I also have some disagreement with the EIA on asphalt.  They say 100% of the oil in asphalt is sequestered indefinitely.  Then explain why it dries up, cracks, and needs to be replaced?  Heck, just walk across a shopping mall's parking lot on a sunny, 95 degree day, and you can smell it evaporating.

Here's a typical suburban road in an upper middle class neighborhood, without much oil.

Coal is a little more easy to figure.  The EIA says that 6% of coal coke is converted to oils and tars, of which 75% is sequestered.  This means that 4.5% of coke is sequestered.  In 2007 the EIA says the US imported and consumed 30 trillion BTUs of coal coke.  For coal itself, 22.77  quadrillion BTUs were used in 2007.

There's also the soot from coal. much like soot from diesel trucks.  They say this is not a greenhouse gas.  However, it does cause global warming, as it lowers the albedo of the Earth.  I've read that carbon soot resting on ice and snow is actually responsible for a few percentage points of the total global warming.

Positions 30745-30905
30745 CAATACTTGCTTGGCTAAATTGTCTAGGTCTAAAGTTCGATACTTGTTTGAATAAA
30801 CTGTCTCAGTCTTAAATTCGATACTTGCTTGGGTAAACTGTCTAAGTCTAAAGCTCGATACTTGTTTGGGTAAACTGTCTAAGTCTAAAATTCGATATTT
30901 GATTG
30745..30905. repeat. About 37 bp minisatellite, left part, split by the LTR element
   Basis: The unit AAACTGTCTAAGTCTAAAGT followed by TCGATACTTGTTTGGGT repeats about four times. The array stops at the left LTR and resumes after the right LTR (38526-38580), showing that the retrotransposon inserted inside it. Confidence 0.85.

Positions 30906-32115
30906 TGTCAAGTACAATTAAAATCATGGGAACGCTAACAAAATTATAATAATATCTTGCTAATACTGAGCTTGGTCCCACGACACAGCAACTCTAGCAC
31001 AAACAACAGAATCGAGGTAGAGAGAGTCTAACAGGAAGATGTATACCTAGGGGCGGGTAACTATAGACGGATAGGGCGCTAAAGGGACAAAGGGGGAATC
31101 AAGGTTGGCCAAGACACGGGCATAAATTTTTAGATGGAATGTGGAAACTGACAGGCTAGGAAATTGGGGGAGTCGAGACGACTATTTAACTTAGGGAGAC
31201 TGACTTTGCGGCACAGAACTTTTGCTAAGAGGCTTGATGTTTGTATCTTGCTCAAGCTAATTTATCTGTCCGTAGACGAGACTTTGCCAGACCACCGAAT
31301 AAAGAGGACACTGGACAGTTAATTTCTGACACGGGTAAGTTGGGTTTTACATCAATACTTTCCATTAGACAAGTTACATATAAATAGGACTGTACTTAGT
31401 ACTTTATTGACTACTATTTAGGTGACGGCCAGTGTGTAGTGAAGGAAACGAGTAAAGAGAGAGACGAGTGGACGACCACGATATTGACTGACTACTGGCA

The southern half of California is no help in the tree department... so dry, so dead.

To make things simple, let's ignore all coal coke, and figure coal only.  Anthracite coal has 62.1 pounds of carbon per million BTUs, while bituminous, sub-bituminous and lignite have less carbon, at 56.0, 57.9 and 58.7, respectively.  Let's use the smallest figure in order to fend off skeptics.

(22.77 quadrillion BTU / 1 million ) * 56.0 = 1.275 trillion pounds

Divide by the approximate US population: